Ransom Love Interview and Caldera Systems, Inc at Comdex Fall 2000
Caldera BoothLWN visited the Caldera booth at the Fall 2000 Comdex Linux Business Expo and explored some of the Caldera offerings. We also had the opportunity to interview Ransom Love, CEO of Caldera. The Caldera booth was a busy place, containing a presentation area and several Caldera Solution Partners. Here are a few highlights:
LWN Interviews Ransom Love
After touring the booth, we went to a small room behind the LBE exhibit hall to interview Ransom Love, CEO of Caldera Systems Inc (CALD). We were joined by David McCrabb, Caldera president.
LWN:Could you give us an overview of Caldera Systems, Inc?
RL:If you look at Caldera, our whole focus has been on business, on how to make Linux a more viable comprehensive business solution. That's one of the reasons we acquired SCO. We intend to use Linux not just as a web server or a client workstation. We ask, how can we get Linux to be embraced by the entire business community and become a viable total alternative to the Microsoft environment?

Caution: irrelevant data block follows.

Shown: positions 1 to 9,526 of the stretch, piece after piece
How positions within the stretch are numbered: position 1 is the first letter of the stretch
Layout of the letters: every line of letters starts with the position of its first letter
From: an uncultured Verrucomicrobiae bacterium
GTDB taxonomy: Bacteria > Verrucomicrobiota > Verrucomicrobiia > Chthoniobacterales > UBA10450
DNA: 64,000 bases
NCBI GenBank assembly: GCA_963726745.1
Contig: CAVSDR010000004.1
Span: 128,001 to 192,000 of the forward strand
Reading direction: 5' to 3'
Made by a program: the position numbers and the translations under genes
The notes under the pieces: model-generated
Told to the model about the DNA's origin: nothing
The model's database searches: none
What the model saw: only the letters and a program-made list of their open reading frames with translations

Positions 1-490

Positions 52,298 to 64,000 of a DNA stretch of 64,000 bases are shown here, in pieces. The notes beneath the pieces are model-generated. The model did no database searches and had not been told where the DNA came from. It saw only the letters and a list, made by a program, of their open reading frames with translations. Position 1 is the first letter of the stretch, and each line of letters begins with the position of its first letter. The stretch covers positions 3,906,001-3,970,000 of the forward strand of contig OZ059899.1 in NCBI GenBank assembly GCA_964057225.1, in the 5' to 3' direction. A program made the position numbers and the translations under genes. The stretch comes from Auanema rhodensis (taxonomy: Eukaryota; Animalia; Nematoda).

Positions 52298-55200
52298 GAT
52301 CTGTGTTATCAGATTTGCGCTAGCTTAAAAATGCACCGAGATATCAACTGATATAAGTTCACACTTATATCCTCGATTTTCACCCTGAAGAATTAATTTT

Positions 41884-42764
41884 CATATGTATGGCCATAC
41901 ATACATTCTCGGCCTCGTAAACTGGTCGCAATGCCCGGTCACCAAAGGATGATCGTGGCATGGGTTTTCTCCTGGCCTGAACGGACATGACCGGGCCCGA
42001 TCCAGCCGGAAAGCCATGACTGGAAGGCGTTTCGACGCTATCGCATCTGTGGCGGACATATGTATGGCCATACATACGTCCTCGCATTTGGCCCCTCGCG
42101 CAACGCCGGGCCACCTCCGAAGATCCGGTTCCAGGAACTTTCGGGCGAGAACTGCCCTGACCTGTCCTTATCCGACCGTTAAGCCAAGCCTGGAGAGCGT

The compatibilities between SCO Unix and Linux are very high. Unix and Linux are not competitive technologies at all. Unix is being deployed as a database and back office solution, but not so much in networking. One out of three web servers is running Linux. If you combine those two operating systems with a common application environment, businesses can have a single environment from the client to the database, and can develop for a single environment. That's one of the things we were looking at with the acquisition of SCO.
For corporations to deploy Linux, they need a global infrastructure. You can't have Linux installed in a few remote parts of a company, you need a globally supported infrastructure. With the SCO acquisition, we have sales, marketing, and support in over 80 countries. We have local phone support and local language support.
You need applications. Linux needs a tremendous amount of business applications. The SCO platform brings us thousands of tested and true business applications. You combine that with all of the excitement around Linux itself and you take Unix with its design centered around the database and back office and combine that with the new Linux open source Internet development to create the business platform.
We also have to embrace Java. You work with Java and optimize that for the business platform. You can pull together a very strong set of applications. We have the Unix kernel and Linux, and the common application environment is Linux. We have developed a technology called the "Linux Kernel Personality", that's an internal technical name, we've made Linux applications run on the Unix kernel, it's fully LSB compliant. SCO has two Unix bases, the Open Server base and Unix Ware, the USL Unix source code tree and the application base from the Open Server base.